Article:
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Forbes: Countering Online Extremism Is Too Important To Leave To Facebook
Countering Online Extremism Is Too Important To Leave To Facebook
by Kalev Leetaru
Social media has a complicated history with terrorism. As groups like the Islamic State harnessed the power of social platforms for recruitment, incitement and propaganda, the initial response from Silicon Valley was to refuse government calls to take action in deference to terrorists’ free speech rights. In the face of overwhelming public pressure and threats of new legislation across the world, the Valley made an abrupt about-face and began actively touting its counter-terrorism efforts. Yet, whistle-blower claims that Facebook's counter-terrorism efforts are far from as successful as the company publicly claims and new reporting of just how pervasive and easily discoverable terrorism content is on Facebook reminds us how little we actually know about the success or failure of Silicon Valley’s counter-terrorism efforts.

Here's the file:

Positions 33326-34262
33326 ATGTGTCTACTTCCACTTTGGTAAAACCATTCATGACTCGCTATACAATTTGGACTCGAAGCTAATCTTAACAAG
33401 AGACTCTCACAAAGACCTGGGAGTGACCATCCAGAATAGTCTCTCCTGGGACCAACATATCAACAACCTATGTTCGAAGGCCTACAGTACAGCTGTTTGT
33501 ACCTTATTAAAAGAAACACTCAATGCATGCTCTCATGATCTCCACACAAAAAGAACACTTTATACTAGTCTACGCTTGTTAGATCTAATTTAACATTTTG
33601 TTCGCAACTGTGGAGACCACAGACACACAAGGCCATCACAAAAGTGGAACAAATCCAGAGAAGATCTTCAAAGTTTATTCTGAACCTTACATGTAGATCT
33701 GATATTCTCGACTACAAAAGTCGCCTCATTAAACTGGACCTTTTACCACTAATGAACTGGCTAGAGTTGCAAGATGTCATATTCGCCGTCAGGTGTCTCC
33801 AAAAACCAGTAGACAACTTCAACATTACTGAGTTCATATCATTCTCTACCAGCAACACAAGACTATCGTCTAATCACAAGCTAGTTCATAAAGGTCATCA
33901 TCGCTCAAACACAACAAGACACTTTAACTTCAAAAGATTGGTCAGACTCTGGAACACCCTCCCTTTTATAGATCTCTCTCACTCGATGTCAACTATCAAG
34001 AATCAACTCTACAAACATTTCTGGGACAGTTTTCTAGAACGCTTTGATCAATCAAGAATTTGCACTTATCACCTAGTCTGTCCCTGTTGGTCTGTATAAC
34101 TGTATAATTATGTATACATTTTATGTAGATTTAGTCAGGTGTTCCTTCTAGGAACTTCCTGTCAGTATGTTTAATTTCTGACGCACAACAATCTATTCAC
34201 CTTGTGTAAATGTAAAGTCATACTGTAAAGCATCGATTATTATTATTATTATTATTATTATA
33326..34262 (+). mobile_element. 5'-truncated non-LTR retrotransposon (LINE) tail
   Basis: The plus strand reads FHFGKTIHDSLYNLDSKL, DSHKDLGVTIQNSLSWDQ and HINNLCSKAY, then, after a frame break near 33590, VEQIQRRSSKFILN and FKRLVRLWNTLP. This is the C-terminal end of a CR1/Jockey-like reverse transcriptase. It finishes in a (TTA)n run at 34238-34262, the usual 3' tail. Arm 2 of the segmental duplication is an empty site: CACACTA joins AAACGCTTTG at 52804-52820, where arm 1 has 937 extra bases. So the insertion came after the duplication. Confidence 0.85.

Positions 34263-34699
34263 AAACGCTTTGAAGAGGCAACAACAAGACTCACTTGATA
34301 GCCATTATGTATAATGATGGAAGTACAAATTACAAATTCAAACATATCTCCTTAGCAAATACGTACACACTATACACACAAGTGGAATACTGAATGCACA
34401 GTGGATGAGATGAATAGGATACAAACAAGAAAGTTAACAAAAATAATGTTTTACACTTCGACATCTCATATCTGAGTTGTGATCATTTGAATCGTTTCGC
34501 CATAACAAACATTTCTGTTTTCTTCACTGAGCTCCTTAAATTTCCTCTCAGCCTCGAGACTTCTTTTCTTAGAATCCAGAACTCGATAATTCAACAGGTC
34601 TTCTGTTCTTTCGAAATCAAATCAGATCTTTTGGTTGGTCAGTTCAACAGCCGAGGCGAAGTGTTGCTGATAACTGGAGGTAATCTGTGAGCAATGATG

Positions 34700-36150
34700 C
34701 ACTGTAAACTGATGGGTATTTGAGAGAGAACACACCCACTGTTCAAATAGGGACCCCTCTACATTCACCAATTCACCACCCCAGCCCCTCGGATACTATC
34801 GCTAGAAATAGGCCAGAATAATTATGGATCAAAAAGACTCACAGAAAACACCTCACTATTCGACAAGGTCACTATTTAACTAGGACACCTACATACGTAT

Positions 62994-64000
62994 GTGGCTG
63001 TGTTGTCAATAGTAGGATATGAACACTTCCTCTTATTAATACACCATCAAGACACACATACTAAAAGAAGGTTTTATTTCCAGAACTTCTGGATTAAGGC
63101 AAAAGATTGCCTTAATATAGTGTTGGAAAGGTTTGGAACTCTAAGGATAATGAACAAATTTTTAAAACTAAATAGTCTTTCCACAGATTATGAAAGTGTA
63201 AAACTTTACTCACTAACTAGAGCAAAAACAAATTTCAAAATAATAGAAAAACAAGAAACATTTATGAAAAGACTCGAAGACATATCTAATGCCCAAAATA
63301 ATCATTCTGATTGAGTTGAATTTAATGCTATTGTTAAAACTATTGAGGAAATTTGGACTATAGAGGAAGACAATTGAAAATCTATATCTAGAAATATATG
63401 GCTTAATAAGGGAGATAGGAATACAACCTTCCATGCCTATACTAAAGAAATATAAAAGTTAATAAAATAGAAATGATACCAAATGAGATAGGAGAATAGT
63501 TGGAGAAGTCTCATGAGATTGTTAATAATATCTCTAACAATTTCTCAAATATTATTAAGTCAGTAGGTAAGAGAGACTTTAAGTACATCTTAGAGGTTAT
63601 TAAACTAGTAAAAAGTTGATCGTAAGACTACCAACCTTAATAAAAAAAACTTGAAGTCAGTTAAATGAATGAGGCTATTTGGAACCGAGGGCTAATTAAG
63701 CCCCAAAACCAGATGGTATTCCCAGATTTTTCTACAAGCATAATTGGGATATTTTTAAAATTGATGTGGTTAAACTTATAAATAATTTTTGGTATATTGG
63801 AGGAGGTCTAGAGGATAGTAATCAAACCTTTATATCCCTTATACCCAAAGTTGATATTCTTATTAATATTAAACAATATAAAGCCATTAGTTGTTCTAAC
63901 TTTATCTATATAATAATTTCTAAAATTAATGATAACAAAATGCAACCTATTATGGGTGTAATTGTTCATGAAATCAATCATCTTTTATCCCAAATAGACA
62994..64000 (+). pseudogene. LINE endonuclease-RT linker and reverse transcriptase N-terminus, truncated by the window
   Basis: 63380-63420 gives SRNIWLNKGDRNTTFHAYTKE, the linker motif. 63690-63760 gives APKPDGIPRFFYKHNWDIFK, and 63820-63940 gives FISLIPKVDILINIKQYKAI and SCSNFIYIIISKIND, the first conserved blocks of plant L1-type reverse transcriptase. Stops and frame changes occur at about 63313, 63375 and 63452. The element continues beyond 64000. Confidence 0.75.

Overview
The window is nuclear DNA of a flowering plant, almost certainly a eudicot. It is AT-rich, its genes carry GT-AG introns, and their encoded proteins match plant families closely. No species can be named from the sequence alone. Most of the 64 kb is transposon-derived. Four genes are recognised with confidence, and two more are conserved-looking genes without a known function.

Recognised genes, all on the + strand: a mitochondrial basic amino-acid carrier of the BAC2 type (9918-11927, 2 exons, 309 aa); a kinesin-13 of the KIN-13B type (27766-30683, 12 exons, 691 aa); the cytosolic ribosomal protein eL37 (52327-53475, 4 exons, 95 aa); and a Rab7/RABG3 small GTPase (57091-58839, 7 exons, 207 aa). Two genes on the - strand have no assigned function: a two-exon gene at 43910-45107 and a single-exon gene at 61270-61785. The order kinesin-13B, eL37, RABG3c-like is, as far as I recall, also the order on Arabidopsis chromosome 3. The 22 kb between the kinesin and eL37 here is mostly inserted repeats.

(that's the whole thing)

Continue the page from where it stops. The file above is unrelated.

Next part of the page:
Facebook has become in many ways the public face of Silicon Valley’s embrace of machine learning and content blacklists to strip terrorist content from its platform.
Yet, the company’s public statements framing its efforts as a tremendous success are at stark odds with its refusal to release even the most basic statistics that might permit external evaluation of its claims.
To date the company has steadfastly refused to release even the most routine of indicators such as its algorithms’ false positive and false negative rates.